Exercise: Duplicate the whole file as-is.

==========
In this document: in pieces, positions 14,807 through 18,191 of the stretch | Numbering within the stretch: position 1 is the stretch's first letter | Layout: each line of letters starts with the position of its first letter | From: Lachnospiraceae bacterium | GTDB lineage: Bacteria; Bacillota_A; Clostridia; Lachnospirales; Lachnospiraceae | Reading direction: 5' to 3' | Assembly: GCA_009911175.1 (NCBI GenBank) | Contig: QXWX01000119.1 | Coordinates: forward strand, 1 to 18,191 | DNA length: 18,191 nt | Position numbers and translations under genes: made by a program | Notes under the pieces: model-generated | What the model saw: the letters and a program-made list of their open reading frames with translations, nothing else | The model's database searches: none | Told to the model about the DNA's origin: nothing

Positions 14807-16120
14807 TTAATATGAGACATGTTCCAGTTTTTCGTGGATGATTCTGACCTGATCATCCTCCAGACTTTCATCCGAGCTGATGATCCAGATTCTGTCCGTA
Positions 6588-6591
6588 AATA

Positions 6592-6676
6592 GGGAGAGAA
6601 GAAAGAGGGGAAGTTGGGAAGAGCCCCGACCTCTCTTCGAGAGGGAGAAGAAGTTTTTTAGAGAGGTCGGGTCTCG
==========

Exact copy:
In this document: in pieces, positions 14,807 through 18,191 of the stretch | Numbering within the stretch: position 1 is the stretch's first letter | Layout: each line of letters starts with the position of its first letter | From: Lachnospiraceae bacterium | GTDB lineage: Bacteria; Bacillota_A; Clostridia; Lachnospirales; Lachnospiraceae | Reading direction: 5' to 3' | Assembly: GCA_009911175.1 (NCBI GenBank) | Contig: QXWX01000119.1 | Coordinates: forward strand, 1 to 18,191 | DNA length: 18,191 nt | Position numbers and translations under genes: made by a program | Notes under the pieces: model-generated | What the model saw: the letters and a program-made list of their open reading frames with translations, nothing else | The model's database searches: none | Told to the model about the DNA's origin: nothing

Positions 14807-16120
14807 TTAATATGAGACATGTTCCAGTTTTTCGTGGATGATTCTGACCTGATCATCCTCCAGACTTTCATCCGAGCTGATGATCCAGATTCTGTCCGTA
Positions 6588-6591
6588 AATA

Positions 6592-6676
6592 GGGAGAGAA
6601 GAAAGAGGGGAAGTTGGGAAGAGCCCCGACCTCTCTTCGAGAGGGAGAAGAAGTTTTTTAGAGAGGTCGGGTCTCG